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Tiffany (TIF) 1Q 2020 posts loss, says LVMH deal winning regulatory OKs


French luxury giant LVMH said on October 28, 2019 it was exploring a takeover of US jewellers Tiffany, most famous for its fine diamonds and luxury wedding and engagement rings.

STEPHANE DE SAKUTIN | AFP | Getty Images

Tiffany & Co. said its jewelry business is rebounding in China after the coronavirus pandemic and its merger with French luxury retailer LVMH is clearing regulatory hurdles.

The U.S. jewelry maker said Tuesday in an earnings release that its same-store sales were down about 44% in the fiscal first quarter as the pandemic shuttered shopping malls and stores across the globe. Yet CEO Alessandro Bogliolo pointed to China as “indicative that a robust recovery is underway.”

Here’s how Tiffany did during its fiscal third quarter ended April 30: 

  • Loss per share: 53 cents 
  • Revenue: $555.5 million 

Tiffany’s swung to a net loss of $64.6 million, or 53 cents a share, from earnings of $125 million, or $1.03 a share, a year ago. Revenue fell 45% to $555.5 million.

Analysts surveyed by Refinitiv were expecting Tiffany to earn 3 cents a share on sales of $701 million, but the coronavirus pandemic has made comparisons with estimates difficult to make. 

The company has 324 stores around the world. About 70% of the stores were closed as of April 30, when the fiscal first quarter ended.

Tiffany said its jewelry sales dropped off significantly in the three-month period. Engagement jewelry declined by nearly 50%, more than any other category.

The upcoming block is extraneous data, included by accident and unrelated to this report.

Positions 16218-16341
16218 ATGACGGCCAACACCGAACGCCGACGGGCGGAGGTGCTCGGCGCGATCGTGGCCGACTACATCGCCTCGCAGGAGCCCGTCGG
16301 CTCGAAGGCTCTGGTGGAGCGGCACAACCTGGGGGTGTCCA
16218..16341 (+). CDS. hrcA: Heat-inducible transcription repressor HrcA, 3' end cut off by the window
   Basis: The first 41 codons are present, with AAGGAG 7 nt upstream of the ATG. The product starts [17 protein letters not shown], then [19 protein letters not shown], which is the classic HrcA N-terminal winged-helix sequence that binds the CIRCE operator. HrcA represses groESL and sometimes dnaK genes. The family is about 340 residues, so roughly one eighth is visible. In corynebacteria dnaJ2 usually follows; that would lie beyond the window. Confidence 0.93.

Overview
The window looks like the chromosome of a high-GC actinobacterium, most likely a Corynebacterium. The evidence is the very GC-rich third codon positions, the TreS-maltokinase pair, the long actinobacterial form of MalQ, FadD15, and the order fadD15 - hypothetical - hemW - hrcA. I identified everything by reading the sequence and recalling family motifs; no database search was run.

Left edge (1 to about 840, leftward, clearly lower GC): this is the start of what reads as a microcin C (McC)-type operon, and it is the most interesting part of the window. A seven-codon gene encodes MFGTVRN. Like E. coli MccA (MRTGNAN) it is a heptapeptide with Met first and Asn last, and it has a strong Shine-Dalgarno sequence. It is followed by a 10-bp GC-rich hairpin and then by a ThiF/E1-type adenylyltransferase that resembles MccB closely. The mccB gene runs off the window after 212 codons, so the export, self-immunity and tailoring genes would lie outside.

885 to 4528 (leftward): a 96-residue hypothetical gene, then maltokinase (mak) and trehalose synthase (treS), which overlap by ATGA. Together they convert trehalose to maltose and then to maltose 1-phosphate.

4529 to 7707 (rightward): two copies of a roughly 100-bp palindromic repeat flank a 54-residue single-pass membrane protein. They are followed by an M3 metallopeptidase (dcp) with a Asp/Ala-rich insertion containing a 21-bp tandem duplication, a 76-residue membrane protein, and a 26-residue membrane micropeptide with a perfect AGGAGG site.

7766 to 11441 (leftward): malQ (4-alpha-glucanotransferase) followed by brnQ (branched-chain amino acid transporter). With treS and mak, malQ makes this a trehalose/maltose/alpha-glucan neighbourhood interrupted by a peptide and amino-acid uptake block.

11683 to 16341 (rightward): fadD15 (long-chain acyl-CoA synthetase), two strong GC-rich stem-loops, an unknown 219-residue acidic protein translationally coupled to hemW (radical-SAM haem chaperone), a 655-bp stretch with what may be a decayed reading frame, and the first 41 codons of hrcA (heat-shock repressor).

The company said its focus on expanding business in China, investing in its websites and adding new jewelry products prior to the pandemic have made the company more resilient.

In China, same-store sales were down about 85% and 15% during the first and second months of the quarter, but have picked up again in April and May. He said sales jumped by 30% during April and about 90% in May, compared to the same period a year prior.

E-commerce sales grew by 23% across the globe. That was fueled by the U.S. and United Kingdom, where sales were up 14% and 15%, respectively.

Tiffany said sales of its new collection in rose gold and gold with diamonds has also been a bright spot. It said sales of the new line have kept up with original projections, even as customers couldn’t go to stores.

LVMH agreed to buy Tiffany in November for $16.2 billion. The coronavirus pandemic, however, threw the deal into doubt. As stores temporarily shuttered and many sales evaporated, LVMH CEO Bernard Arnault looked to lower the price of buying the U.S. jewelry chain, according to people familiar with the matter.

Bogliolo said the merger recently got regulatory approval to move forward with the deal from antitrust officials in Russia and Mexico. Other key regulatory approvals are still pending. 

“I am confident that Tiffany’s best days remain ahead of us and I am excited we will be taking that journey with LVMH by our side,” he said.



Read More: Tiffany (TIF) 1Q 2020 posts loss, says LVMH deal winning regulatory OKs

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